Sandy, A Year Later

It was a storm without precedent, and yet it is clear, 12 months later, that the city was about as prepared as it could have been for Superstorm Sandy. Evacuations were ordered and, for the most part, heeded. Key infrastructure assets were secured well before the storm, saving lives and property. Public servants, from high-level elected officials to rank-and-file emergency workers, were on the job day and night, offering reassurance to thousands who will always remember Oct. 29, 2012, as the worst day of their lives.

New Jersey coined the phrase “stronger than the storm,” but even the most-partisan Garden Stater would admit that the words applied to the entire region. The enduring images of Sandy came from the Jersey Shore, where boardwalks where the Smithereens once sang were smashed into smithereens and a roller coaster wound up in the Atlantic Ocean. But the suffering—and the resilience—of homeowners on Staten Island and small business owners in the Rockaways and in lower Manhattan cannot and should not be forgotten.

Today, South Street still bears Sandy’s painful scars, there is a huge gap in the rows of houses in Breezy Point, and old bungalows continue to rot in Midland Beach on Staten Island. Hard decisions remain imminent, for only a fool believes that Sandy was a once-in-a-lifetime storm. As Governor Andrew Cuomo noted in Sandy’s aftermath, he has responded to more “storms of the century” in his first two years of office than his father did in a dozen years. The next storm is on its way.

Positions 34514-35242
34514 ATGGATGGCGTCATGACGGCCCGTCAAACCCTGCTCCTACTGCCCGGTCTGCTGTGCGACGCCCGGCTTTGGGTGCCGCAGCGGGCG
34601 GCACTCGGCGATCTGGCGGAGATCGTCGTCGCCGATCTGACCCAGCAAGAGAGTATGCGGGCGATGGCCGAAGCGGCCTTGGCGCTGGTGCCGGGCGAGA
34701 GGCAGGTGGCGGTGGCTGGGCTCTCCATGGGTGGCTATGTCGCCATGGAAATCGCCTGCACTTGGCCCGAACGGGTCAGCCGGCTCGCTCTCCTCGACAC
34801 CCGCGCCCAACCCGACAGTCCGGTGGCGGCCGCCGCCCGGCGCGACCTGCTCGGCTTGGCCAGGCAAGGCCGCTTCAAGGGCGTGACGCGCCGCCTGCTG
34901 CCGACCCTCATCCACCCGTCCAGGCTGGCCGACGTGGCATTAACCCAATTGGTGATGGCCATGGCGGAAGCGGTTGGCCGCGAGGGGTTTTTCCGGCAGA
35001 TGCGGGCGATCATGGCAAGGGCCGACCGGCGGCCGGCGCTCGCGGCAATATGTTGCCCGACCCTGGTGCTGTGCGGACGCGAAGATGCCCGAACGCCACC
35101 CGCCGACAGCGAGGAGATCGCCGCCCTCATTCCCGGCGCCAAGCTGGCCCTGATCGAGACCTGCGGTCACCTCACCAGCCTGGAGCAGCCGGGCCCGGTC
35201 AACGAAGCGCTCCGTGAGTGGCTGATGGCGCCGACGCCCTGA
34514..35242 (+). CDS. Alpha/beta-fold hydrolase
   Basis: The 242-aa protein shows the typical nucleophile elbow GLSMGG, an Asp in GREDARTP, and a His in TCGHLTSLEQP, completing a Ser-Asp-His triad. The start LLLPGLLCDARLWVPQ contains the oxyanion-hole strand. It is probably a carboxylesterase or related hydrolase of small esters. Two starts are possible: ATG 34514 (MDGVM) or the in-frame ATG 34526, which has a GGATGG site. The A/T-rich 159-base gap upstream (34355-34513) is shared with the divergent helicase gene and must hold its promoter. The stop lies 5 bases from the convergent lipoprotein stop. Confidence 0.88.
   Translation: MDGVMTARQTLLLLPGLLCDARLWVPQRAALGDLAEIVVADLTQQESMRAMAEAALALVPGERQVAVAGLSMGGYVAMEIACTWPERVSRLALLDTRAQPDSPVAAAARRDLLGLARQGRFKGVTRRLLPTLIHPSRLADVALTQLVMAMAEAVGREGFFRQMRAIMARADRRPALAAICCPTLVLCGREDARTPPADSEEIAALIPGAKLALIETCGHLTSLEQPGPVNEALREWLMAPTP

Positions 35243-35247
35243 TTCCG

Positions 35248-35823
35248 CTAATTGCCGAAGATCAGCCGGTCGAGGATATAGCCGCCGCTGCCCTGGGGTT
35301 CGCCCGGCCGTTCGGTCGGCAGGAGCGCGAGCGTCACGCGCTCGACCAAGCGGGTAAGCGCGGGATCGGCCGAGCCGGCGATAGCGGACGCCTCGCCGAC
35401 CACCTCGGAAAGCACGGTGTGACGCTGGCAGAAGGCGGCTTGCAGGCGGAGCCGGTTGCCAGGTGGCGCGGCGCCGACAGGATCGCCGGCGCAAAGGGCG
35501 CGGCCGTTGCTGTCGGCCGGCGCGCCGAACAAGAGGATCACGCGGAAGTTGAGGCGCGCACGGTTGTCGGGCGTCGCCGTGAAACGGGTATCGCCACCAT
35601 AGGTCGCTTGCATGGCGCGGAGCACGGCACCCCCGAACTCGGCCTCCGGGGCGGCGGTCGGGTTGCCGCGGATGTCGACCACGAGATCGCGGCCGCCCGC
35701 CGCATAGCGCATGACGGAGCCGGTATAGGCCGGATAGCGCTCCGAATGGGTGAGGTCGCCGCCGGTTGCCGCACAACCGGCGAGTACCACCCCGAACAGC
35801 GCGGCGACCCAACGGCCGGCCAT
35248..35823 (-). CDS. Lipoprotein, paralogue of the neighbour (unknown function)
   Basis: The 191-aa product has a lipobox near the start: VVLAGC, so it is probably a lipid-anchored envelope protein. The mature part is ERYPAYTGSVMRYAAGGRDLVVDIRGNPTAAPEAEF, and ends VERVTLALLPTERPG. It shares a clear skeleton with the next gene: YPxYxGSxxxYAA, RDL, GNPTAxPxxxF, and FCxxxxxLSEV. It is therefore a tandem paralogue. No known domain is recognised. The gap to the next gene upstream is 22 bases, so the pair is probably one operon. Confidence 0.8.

Sandy taught us that there are parts of New York that simply are uninhabitable in an age of extreme weather. Oakwood Beach, built on a marsh hard by Lower New York Bay, was doomed the moment a developer broke ground during Staten Island’s post-Verrazano Bridge land boom of the 1960s. Elder-care facilities do not belong in flood plains.

Sandy also taught us humility. Perhaps we truly were stronger than the storm—this storm, anyway. But to believe that we are stronger than nature is to invite further catastrophe.

We cannot build gates to keep out the raging sea. But we can apply common sense to future development, and we can return to nature what nature has reclaimed on its own. That will be expensive, but doing nothing will be far dearer.

New York was built around a harbor, and the harbor made the city great. But one year ago, the harbor and the sea turned against us. Geography no longer was our friend, our neighbor, our business partner.

The harbor has been placid in the months since Sandy. But it will turn on us again. Next time, we have to do better.